Almost 39 percent of American undergraduate women--three million students--use oral contraceptives, according to the American College Health Association. Young college-age women (18- and 19-year-olds) have a birthrate three times higher than high school-age women (15- to 17-year-olds), a fact that strengthens the argument that university health centers need discounts to help women prevent unwanted pregnancy and abortion.

To many people, oral contraceptives may seem like a luxury that can be cut from the monthly budget when it comes time to make ends meet. But for women who remain sexually active and do not want or cannot afford a child, hormonal birth control provides security against unwanted pregnancy that other forms of birth control cannot. Since convenience, simplicity and cost are key factors in determining whether or not a woman uses contraception, unaffordable prescriptions will only guarantee a greater number of unwanted pregnancies.

The US government has spent $1 billion on abstinence education programs, with no real benefit. In fact, the national teen birthrate just rose for the first time in 14 years, according to the Centers for Disease Control and Prevention. The federal solution to the rising price of hormonal contraceptives on college campuses and for low-income women is simple, time-tested and free to taxpayers. There is every reason to restore the incentive for contraceptive discounts.

Pick up the slack
Late in 2007, lawmakers pushed for a correction of the new Medicaid law in a bill known as the Prevention Through Affordable Access Act. Among them were Representative Joseph Crowley (D-NY), Senator Claire McCaskill (D-MO) and Senator Barack Obama (D-IL). Despite bipartisan support and a quarter of senators and representatives signing on as cosponsors, the bill (H.R. 4054/S. 2347) remains floundering in the congressional sea.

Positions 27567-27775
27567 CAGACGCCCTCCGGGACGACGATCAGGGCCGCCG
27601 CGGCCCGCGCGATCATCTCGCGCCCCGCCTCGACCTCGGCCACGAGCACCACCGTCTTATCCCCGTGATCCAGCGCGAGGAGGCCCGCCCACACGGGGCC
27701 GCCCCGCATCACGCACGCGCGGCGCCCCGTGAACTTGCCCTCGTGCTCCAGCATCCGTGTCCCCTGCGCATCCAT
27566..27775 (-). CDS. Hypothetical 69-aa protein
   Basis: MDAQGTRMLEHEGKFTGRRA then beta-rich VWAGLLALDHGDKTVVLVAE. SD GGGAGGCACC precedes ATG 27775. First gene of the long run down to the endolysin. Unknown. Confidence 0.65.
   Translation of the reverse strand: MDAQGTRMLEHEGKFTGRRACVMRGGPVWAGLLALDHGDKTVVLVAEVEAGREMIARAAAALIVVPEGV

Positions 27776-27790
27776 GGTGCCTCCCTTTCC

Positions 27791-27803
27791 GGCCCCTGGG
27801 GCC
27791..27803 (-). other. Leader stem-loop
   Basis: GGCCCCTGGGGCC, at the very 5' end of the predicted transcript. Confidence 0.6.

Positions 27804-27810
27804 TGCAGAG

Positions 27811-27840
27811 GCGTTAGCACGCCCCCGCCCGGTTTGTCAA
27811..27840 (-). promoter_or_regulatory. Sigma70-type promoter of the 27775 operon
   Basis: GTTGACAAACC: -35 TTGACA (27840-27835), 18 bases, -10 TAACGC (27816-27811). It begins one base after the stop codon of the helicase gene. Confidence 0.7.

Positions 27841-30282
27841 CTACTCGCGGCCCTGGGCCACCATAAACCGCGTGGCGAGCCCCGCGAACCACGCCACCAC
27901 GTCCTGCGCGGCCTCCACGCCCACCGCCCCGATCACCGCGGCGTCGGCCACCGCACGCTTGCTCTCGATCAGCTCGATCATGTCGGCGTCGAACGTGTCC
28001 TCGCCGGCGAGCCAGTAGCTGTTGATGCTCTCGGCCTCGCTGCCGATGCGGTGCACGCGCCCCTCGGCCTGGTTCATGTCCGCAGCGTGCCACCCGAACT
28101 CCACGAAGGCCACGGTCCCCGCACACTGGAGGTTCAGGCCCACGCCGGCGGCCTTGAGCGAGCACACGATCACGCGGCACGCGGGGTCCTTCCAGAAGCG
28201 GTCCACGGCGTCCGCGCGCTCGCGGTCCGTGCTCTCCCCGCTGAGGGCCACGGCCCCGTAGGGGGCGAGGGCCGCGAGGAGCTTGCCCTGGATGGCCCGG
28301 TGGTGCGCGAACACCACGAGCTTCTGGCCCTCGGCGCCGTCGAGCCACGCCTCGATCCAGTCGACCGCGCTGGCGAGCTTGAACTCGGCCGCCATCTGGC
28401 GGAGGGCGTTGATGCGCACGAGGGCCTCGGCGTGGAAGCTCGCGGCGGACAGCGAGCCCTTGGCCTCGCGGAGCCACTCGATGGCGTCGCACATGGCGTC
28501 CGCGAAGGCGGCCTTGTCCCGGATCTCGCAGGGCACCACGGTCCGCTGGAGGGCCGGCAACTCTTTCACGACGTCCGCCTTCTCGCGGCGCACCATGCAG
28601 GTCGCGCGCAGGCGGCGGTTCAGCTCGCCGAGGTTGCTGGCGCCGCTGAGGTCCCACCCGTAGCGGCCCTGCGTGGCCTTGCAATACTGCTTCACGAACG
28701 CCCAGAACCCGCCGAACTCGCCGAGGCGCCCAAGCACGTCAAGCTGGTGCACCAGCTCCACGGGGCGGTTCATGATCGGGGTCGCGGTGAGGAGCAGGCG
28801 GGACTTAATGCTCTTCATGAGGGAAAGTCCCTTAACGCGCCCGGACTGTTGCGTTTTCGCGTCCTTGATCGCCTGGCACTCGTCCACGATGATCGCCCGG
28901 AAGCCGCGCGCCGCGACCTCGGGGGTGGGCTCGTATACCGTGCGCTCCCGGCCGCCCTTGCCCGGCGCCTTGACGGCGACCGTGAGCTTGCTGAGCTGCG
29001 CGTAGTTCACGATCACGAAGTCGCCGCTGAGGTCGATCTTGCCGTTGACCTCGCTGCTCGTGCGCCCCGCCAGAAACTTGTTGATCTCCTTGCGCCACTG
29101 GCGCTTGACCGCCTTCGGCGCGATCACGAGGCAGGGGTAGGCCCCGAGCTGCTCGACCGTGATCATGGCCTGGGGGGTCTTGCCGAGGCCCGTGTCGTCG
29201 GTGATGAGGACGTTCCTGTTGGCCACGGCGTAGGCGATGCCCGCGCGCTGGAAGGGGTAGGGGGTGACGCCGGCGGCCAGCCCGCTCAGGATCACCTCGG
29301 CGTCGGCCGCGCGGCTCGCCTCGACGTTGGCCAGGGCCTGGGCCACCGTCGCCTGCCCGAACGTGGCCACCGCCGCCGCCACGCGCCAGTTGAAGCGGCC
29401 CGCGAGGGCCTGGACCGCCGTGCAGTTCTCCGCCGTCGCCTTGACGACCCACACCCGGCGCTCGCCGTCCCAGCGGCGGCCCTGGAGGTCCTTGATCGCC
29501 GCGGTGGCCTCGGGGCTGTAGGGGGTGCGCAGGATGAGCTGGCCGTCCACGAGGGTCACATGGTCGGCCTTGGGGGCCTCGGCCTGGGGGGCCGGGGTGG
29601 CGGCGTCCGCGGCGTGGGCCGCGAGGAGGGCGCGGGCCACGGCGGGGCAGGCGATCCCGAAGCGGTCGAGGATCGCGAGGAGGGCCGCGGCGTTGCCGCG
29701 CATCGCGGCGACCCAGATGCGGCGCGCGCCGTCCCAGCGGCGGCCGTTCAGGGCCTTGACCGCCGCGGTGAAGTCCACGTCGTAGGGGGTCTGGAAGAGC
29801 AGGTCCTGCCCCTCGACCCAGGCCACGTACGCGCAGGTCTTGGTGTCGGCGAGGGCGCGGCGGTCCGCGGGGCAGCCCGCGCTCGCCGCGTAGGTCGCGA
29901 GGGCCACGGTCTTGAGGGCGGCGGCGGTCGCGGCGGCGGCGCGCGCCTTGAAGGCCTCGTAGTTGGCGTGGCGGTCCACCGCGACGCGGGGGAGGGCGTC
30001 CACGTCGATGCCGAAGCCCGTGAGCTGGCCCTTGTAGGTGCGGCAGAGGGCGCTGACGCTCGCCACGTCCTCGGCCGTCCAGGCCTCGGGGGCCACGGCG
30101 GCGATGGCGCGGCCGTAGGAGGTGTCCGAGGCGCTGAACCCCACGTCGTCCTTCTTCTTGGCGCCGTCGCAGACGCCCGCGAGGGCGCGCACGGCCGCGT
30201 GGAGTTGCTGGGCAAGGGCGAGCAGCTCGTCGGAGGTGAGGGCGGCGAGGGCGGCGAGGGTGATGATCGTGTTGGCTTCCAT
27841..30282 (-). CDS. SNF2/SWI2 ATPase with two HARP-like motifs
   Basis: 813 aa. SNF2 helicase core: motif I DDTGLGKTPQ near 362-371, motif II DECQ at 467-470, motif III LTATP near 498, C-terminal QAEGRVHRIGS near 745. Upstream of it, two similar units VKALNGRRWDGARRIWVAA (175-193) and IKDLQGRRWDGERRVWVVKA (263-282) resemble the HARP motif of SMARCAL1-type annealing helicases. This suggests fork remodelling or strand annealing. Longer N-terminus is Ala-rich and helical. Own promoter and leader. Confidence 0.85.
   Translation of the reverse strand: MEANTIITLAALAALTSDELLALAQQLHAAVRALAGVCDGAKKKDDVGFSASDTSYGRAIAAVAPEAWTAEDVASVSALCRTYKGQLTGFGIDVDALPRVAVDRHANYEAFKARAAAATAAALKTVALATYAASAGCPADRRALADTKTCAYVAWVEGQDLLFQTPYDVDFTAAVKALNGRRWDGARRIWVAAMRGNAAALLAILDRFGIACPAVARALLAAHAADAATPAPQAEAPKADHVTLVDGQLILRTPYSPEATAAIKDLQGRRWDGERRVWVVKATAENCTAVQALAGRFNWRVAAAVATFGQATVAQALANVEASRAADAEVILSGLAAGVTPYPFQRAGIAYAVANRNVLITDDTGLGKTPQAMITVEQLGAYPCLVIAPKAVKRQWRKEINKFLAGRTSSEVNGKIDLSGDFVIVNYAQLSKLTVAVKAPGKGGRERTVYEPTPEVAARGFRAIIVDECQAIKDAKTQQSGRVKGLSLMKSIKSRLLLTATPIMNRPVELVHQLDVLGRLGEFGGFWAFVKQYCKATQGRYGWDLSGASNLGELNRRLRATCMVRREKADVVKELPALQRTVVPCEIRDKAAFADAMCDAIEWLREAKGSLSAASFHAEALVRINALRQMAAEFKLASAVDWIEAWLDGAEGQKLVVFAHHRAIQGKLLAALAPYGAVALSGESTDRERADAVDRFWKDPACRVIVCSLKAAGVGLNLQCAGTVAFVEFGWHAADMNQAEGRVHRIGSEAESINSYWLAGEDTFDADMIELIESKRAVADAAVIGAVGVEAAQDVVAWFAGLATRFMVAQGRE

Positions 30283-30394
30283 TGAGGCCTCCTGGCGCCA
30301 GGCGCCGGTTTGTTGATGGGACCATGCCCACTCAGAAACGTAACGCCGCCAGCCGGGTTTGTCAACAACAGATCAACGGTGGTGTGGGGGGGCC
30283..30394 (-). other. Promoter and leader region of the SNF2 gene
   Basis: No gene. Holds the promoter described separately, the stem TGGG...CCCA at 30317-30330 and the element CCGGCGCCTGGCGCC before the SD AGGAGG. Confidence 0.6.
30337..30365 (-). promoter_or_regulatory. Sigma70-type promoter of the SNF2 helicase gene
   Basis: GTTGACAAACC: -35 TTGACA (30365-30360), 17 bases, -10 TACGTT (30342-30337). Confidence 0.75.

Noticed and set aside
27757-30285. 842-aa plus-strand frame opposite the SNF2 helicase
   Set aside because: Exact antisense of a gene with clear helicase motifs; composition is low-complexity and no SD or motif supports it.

Citizens of all sexes and budgets must demand that H.R. 4054/S. 2347 gain the momentum it needs. The majority of Americans are on board: 76 percent of all voters and 79 percent of voters who are conflicted about abortion support access to contraception as a way to prevent unintended pregnancies.

It is important to remember that the bill does not require pharmaceutical companies to again offer low prices to target providers. Lawmakers, candidates and voters must acknowledge the larger problems of nationwide medical expenses, access to health care and coverage the and concerns of American women and their personal security. Addressing these problems will significantly lower the strain on low-income women who are burdened with high birth control costs. Both leading Democratic presidential candidates have proposed plans for health coverage for all Americans, and these plans should come under scrutiny considering what hangs in the balance.

American women deserve options, regardless of their financial and academic situations. And for the near future, it is time to forge a health care for all. Nobody should have to rely on the whims of drug companies to plan for her chosen lifestyle.

KATIE OKAMATO B'09 does not advocate Woody Allen contraception.